"You're going to Hollywood"!: Gender and race surveillance and accountability in American Idol contestant's performances
Degree Granting Department
Sara L. Crawley, Ph.D.
Stereotypes, Reality television, Heteronormativity, Repitition, Gaze
This paper examines how the reality competition television program American Idol serves to reinforce gendered, racialized and heteronormative stereotypes, particularly for female contestants. Through its "democratic" style of public audience voting, those competitors who not only sing well, but also perform their gender and race to standards which have been deemed by the judges to be appropriate mainstream American culture, prove to be the most successful on the program. Through a content analysis of the show's first four seasons, I find that those female contestants who begin their tenure in the contest by fitting into categories which would be considered stereotypical for their gender and race, and continue to appear and behave in this manner, move farther along in the competition than their peers appear to be more innovative. I also find that while the judges comments suggest that American Idol purports to be looking for someone "unique," the contestants who do well in the competition are in fact not exceptional, but rather fit into "conventional" performances of either white or African American women. Those who present themselves as too different, that is, "deviant" from gendered or racialized performances end up being voted off the show before getting their chance to be crowned American Idol.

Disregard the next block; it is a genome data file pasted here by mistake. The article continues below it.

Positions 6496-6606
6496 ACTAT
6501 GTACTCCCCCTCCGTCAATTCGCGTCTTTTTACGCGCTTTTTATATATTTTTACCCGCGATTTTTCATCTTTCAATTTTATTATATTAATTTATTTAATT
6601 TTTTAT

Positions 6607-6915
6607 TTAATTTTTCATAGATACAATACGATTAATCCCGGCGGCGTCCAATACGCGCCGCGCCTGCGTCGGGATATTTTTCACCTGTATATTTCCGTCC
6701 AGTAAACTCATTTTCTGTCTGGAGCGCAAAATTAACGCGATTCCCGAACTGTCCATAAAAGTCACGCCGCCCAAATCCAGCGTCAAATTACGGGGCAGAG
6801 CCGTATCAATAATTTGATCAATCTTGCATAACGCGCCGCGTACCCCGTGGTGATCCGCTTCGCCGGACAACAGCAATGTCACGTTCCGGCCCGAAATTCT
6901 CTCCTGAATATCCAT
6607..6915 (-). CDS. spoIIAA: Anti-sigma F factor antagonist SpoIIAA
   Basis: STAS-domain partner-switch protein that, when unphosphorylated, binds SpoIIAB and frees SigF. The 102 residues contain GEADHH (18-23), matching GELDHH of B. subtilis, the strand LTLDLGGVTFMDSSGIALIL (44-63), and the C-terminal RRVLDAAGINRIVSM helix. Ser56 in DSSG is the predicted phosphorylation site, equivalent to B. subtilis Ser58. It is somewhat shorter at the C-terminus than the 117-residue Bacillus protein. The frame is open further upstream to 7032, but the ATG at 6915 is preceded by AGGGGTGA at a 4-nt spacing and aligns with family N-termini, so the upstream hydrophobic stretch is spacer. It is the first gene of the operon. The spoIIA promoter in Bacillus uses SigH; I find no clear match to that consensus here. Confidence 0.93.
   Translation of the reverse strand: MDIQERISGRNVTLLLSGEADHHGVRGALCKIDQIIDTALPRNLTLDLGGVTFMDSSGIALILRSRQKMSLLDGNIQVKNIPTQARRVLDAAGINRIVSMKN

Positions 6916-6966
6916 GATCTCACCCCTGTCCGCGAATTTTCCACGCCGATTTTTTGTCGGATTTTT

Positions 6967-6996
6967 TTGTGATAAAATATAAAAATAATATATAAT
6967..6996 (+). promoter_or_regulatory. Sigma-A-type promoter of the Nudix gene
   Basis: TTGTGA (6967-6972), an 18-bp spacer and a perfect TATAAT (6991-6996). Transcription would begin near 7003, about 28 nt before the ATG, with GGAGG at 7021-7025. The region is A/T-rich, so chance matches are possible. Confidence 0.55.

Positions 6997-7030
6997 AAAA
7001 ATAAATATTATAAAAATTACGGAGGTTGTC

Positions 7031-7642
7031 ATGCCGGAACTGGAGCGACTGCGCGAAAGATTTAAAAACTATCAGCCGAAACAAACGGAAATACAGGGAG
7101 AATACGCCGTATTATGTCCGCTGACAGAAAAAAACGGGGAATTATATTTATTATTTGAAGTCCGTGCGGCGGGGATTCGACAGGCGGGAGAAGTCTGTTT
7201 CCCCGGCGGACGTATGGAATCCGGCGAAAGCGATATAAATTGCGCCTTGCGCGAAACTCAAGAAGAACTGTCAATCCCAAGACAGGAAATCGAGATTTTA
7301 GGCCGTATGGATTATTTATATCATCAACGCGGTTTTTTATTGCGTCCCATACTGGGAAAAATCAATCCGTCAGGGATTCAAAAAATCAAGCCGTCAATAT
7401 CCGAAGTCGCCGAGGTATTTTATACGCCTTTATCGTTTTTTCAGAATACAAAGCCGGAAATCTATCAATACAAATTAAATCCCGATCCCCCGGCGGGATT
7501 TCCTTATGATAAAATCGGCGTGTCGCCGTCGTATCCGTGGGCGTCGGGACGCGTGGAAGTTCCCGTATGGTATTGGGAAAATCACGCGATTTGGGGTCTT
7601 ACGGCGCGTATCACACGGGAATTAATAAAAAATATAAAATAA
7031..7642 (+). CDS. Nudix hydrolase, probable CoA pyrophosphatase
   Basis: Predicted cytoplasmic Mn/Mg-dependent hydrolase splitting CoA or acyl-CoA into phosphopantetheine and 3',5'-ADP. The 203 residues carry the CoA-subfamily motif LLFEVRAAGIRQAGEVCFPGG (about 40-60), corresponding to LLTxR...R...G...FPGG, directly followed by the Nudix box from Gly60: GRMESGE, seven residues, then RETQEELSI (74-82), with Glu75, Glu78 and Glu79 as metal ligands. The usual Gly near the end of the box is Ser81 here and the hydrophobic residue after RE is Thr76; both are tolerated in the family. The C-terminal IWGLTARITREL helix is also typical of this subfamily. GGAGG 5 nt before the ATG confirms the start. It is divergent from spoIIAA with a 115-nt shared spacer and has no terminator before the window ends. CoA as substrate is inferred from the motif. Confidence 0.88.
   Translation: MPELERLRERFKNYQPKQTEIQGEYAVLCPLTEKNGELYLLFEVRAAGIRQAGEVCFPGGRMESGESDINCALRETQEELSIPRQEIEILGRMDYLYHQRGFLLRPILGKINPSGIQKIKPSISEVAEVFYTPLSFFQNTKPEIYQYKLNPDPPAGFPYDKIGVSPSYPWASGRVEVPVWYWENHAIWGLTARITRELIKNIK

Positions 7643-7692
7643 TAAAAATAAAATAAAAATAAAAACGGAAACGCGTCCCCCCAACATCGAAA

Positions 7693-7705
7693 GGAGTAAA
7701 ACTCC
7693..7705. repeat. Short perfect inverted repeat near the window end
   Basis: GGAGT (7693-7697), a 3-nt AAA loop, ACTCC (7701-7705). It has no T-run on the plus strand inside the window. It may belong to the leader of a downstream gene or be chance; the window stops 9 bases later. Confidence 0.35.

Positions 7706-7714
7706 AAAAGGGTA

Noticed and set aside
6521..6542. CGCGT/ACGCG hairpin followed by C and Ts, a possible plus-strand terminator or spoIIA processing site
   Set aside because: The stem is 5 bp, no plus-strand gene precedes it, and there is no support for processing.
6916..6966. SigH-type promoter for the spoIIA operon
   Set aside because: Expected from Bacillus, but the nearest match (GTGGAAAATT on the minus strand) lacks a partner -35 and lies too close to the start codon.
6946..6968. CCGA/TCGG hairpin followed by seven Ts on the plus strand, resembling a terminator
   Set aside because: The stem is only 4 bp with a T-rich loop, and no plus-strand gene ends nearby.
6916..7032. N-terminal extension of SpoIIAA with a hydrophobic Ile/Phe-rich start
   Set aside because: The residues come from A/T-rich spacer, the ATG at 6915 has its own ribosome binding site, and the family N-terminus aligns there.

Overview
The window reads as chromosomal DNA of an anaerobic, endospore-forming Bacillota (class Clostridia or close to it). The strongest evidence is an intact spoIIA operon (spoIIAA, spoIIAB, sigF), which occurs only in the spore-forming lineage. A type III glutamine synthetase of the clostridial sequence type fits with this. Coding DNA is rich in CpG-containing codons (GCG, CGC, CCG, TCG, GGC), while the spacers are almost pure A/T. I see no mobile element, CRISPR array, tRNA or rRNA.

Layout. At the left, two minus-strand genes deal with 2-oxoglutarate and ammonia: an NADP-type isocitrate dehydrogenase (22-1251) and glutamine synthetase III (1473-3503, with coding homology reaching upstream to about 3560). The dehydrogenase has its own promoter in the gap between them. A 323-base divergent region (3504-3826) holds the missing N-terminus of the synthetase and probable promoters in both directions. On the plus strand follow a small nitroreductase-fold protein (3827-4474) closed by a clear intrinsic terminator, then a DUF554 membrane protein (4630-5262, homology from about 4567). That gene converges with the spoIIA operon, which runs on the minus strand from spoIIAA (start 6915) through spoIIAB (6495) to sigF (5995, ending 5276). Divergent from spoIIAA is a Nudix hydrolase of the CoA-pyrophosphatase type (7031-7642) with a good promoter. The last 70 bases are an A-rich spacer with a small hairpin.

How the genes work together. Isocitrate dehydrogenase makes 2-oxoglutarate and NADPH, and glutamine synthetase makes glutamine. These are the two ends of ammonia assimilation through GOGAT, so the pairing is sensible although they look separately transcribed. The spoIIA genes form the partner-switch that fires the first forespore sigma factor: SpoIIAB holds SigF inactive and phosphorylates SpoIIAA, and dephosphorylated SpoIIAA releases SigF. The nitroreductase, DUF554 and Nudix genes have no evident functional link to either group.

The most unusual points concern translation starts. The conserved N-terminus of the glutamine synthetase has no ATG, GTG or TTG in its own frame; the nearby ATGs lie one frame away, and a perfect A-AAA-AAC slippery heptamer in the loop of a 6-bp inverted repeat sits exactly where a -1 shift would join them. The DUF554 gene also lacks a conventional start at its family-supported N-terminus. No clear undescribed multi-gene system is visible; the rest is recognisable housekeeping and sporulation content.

Scholar Commons Citation
LeBlanc, Amanda, ""You're going to Hollywood"!: Gender and race surveillance and accountability in American Idol contestant's performances" (2009). USF Tampa Graduate Theses and Dissertations.